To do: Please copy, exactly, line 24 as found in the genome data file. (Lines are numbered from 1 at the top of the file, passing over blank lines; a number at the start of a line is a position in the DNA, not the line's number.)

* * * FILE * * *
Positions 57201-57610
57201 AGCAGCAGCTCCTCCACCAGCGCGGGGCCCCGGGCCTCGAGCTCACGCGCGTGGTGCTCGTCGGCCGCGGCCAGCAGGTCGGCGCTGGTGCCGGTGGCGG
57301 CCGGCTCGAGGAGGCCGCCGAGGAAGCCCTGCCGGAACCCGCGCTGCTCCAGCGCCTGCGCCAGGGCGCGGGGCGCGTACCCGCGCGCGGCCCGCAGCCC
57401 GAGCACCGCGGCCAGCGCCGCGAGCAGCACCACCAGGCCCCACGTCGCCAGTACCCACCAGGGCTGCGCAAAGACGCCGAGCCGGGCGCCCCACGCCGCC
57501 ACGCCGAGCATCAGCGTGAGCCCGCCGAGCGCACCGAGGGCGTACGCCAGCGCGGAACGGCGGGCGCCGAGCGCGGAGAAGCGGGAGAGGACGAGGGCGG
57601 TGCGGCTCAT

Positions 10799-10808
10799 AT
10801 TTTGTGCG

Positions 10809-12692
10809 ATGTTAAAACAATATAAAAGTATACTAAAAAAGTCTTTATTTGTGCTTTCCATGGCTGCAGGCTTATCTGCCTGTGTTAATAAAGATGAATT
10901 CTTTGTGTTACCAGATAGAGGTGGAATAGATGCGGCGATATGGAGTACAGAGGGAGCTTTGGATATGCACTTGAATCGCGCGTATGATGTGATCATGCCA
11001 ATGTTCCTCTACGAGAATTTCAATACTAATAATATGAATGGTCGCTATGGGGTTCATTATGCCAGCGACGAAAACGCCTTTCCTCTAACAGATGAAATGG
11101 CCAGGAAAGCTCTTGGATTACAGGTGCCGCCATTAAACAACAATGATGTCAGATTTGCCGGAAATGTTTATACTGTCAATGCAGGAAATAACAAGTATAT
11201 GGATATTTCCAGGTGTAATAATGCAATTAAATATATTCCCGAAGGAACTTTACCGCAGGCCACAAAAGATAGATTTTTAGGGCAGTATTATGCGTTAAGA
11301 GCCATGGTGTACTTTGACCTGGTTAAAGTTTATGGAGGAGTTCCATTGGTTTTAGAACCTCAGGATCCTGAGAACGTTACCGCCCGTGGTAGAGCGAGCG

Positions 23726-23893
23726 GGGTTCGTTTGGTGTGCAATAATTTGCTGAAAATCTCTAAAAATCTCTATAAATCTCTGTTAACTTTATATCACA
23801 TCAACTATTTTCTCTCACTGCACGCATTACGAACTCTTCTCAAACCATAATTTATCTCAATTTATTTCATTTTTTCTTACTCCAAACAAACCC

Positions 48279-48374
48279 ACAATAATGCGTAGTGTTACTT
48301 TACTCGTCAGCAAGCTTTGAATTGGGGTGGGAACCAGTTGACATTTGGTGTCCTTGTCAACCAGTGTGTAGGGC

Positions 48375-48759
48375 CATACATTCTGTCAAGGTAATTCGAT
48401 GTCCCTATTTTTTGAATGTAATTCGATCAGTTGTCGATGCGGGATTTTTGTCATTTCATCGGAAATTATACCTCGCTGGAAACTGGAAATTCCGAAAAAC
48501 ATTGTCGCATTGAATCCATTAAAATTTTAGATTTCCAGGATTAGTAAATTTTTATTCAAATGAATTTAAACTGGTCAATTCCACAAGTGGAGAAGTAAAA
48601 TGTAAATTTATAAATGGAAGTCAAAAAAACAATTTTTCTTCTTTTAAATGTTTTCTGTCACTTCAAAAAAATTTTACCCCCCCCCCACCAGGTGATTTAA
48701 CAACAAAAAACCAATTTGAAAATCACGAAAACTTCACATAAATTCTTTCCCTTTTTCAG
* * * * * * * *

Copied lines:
48375 CATACATTCTGTCAAGGTAATTCGAT